One version of an elongated or linear light rod is the HL (high luminance) Light Fiber product (3M Company). It's construction is one of core and cladding. The core is an extremely clear acrylate surrounded by a fluropolymer cladding. Additionally, the cladding is highly filled with TiO2 for enhanced extraction of light. Although it has the right form factor, the extraction is around the whole diameter so additional materials may be needed to reflect light that is not aimed at the LCD panel. Another linear light guide could be the use of a clear PMMA rod. It is common to modify the rod shaped light guide with a stripe of white paint or other white material to extract light more aggressively in a preferred direction. One could vary the extraction rate down the length of the guide by changing the modification to the strip of material. Similarly, one could machine the stripe surface with extraction structures to accomplish the light extraction. If those extraction structure were engineered, optically smooth surfaces and close control of the extracted light are possible. This method is disclosed in the following US patents, all of which are incorporated herein by reference: U.S. Pat. Nos. 5,432,876; 5,845,038; and 6,367,941.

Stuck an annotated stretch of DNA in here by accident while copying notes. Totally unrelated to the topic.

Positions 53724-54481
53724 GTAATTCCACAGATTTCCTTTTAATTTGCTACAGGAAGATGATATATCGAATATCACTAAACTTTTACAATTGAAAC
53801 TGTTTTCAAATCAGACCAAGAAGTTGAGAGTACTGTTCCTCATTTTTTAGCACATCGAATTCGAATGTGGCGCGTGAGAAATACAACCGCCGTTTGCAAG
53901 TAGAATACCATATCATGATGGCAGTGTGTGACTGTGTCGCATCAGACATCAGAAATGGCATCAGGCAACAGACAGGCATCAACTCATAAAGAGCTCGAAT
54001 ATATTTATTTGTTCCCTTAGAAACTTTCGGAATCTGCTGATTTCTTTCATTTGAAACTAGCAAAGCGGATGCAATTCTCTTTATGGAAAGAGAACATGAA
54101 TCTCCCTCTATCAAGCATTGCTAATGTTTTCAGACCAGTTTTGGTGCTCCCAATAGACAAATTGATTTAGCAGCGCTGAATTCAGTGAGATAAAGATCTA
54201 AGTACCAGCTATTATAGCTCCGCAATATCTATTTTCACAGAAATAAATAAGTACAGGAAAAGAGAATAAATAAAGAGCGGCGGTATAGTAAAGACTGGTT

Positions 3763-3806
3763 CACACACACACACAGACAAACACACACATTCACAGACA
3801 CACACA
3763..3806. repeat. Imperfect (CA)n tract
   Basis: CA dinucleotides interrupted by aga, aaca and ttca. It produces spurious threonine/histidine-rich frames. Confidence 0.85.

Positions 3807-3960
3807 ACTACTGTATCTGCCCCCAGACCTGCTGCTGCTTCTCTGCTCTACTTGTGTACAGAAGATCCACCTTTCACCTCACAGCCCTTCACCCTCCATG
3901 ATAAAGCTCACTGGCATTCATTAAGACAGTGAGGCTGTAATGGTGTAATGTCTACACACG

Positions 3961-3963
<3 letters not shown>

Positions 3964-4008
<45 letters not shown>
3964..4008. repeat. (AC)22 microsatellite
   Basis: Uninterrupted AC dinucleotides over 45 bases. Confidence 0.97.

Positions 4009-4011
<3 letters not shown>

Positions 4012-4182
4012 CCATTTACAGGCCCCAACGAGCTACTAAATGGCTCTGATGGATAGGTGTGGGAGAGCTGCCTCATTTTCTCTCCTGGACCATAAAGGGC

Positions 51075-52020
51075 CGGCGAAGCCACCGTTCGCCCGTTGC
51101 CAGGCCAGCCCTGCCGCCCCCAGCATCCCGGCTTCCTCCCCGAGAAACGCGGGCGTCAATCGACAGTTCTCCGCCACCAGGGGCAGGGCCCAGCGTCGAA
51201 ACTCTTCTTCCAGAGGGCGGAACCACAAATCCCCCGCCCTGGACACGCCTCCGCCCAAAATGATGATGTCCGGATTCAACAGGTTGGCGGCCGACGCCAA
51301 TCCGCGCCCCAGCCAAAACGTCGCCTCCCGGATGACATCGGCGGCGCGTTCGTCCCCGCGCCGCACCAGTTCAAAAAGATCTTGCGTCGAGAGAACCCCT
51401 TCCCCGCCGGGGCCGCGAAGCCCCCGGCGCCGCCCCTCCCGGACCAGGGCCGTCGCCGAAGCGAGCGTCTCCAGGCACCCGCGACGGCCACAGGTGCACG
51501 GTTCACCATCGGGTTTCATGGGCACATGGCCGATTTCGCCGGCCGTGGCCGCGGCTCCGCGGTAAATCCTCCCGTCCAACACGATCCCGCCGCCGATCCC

A tapered light guide for enhanced injection incorporates the angle provided by the taper and uses it to change the angle of the exiting light. The use of a harness coupler for having multiple LED injection into a given light guide is another method of transmitting multiple LED light into a linear light guide. The ability to pack many LED die into a tight package is disclosed in US Patent Application No. 2005/0140270, incorporated herein by reference. This method allows for increased brightness by the addition of many die within the cross sectional area of the rod shaped light guide. If the linear rod needs more light than what can be provided into the ends, light can be injected periodically along the length by using a type of diverter.